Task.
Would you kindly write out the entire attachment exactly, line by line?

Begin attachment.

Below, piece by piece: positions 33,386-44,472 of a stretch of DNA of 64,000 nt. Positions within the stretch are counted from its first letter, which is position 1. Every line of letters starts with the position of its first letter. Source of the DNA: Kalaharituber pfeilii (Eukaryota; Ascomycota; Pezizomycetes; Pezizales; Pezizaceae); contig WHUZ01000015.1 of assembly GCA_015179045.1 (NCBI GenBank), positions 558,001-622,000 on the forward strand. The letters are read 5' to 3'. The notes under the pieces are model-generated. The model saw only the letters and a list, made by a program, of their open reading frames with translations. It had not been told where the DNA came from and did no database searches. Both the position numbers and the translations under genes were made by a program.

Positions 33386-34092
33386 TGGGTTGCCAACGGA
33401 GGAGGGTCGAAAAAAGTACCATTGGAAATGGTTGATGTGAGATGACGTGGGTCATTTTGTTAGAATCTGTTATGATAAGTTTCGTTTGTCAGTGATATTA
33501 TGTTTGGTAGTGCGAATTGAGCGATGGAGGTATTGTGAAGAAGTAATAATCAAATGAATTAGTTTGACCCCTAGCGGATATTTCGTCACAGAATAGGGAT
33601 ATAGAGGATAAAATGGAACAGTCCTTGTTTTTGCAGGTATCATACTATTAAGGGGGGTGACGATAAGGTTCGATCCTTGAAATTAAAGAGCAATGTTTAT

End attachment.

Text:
Below, piece by piece: positions 33,386-44,472 of a stretch of DNA of 64,000 nt. Positions within the stretch are counted from its first letter, which is position 1. Every line of letters starts with the position of its first letter. Source of the DNA: Kalaharituber pfeilii (Eukaryota; Ascomycota; Pezizomycetes; Pezizales; Pezizaceae); contig WHUZ01000015.1 of assembly GCA_015179045.1 (NCBI GenBank), positions 558,001-622,000 on the forward strand. The letters are read 5' to 3'. The notes under the pieces are model-generated. The model saw only the letters and a list, made by a program, of their open reading frames with translations. It had not been told where the DNA came from and did no database searches. Both the position numbers and the translations under genes were made by a program.

Positions 33386-34092
33386 TGGGTTGCCAACGGA
33401 GGAGGGTCGAAAAAAGTACCATTGGAAATGGTTGATGTGAGATGACGTGGGTCATTTTGTTAGAATCTGTTATGATAAGTTTCGTTTGTCAGTGATATTA
33501 TGTTTGGTAGTGCGAATTGAGCGATGGAGGTATTGTGAAGAAGTAATAATCAAATGAATTAGTTTGACCCCTAGCGGATATTTCGTCACAGAATAGGGAT
33601 ATAGAGGATAAAATGGAACAGTCCTTGTTTTTGCAGGTATCATACTATTAAGGGGGGTGACGATAAGGTTCGATCCTTGAAATTAAAGAGCAATGTTTAT